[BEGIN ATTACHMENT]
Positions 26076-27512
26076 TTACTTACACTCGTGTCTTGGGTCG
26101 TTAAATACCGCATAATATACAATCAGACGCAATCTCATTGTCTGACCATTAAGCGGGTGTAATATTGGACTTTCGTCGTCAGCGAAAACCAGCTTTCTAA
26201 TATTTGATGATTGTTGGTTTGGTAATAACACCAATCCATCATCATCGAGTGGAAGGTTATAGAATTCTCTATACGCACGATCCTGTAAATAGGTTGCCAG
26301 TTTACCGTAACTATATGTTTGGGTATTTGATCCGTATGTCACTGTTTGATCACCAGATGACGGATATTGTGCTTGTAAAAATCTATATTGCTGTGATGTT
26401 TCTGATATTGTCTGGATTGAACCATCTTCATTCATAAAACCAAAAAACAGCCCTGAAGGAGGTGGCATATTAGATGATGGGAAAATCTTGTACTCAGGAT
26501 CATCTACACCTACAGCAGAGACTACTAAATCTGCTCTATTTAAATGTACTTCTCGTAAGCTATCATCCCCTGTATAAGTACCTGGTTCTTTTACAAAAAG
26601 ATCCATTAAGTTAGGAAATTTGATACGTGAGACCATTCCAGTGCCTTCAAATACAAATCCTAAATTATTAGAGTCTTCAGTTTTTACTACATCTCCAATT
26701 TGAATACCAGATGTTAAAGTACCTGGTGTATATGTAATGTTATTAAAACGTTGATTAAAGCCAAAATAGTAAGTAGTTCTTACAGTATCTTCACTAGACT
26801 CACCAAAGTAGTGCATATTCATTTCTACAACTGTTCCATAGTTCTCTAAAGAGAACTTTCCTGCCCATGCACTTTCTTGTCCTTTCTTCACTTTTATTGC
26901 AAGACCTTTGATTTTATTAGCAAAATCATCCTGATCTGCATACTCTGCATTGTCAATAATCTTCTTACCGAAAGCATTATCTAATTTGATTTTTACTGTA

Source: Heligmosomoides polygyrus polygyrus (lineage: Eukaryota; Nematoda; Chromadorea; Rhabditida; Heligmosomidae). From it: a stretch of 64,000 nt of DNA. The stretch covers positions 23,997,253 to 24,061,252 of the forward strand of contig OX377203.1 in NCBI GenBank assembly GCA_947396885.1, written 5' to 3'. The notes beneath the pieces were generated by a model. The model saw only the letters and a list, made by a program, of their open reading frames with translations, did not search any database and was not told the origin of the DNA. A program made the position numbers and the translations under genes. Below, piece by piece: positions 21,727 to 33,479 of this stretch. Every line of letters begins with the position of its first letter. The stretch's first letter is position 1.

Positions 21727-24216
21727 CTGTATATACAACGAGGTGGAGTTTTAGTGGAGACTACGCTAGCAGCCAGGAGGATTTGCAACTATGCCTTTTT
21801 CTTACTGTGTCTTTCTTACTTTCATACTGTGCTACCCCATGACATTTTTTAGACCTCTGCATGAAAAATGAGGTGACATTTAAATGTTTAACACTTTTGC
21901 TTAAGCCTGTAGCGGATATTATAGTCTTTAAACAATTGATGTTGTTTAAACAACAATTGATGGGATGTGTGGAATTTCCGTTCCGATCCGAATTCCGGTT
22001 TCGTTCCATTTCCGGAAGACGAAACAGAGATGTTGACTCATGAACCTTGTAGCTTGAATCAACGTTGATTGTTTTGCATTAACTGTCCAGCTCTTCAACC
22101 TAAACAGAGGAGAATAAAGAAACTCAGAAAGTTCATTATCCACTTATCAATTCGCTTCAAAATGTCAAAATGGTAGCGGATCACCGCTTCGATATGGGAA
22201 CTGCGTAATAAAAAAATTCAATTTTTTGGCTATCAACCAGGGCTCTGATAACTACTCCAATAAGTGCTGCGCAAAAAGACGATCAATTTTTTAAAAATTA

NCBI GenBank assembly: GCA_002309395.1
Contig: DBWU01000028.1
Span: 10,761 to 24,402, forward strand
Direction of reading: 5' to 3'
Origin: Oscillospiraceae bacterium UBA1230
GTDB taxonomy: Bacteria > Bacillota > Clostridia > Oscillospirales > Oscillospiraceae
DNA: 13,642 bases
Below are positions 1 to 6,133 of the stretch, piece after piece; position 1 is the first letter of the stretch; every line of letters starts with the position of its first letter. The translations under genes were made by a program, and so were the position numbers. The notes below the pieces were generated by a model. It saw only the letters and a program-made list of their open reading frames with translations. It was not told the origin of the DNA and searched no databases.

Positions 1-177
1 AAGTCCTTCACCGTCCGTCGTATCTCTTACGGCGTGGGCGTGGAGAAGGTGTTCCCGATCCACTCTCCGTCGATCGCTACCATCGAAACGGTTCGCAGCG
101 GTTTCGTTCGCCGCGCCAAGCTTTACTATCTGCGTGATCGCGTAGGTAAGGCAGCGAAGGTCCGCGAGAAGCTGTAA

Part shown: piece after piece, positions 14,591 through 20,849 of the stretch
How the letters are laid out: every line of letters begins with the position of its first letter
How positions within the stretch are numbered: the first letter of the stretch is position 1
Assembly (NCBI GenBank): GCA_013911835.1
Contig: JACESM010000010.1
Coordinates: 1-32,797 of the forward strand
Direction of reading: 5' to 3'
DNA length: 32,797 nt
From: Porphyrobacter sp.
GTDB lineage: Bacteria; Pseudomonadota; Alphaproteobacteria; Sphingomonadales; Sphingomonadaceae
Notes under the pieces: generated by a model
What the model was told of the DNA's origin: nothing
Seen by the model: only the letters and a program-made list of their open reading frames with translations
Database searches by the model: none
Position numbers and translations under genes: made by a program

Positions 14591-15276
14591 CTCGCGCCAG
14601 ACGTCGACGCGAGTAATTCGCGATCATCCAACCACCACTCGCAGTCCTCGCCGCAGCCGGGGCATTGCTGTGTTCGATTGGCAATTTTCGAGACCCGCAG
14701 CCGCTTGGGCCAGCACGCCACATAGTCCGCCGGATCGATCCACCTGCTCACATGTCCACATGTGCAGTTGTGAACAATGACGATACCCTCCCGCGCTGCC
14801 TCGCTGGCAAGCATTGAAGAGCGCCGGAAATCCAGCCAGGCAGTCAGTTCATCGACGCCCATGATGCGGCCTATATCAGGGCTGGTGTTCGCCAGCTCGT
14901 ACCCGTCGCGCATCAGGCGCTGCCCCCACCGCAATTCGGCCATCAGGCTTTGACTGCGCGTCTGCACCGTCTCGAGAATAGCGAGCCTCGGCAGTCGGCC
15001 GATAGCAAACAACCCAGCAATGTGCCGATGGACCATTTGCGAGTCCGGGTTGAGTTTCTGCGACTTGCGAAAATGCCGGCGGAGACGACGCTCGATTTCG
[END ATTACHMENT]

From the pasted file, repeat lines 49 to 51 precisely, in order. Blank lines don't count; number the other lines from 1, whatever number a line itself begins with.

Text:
14701 CCGCTTGGGCCAGCACGCCACATAGTCCGCCGGATCGATCCACCTGCTCACATGTCCACATGTGCAGTTGTGAACAATGACGATACCCTCCCGCGCTGCC
14801 TCGCTGGCAAGCATTGAAGAGCGCCGGAAATCCAGCCAGGCAGTCAGTTCATCGACGCCCATGATGCGGCCTATATCAGGGCTGGTGTTCGCCAGCTCGT
14901 ACCCGTCGCGCATCAGGCGCTGCCCCCACCGCAATTCGGCCATCAGGCTTTGACTGCGCGTCTGCACCGTCTCGAGAATAGCGAGCCTCGGCAGTCGGCC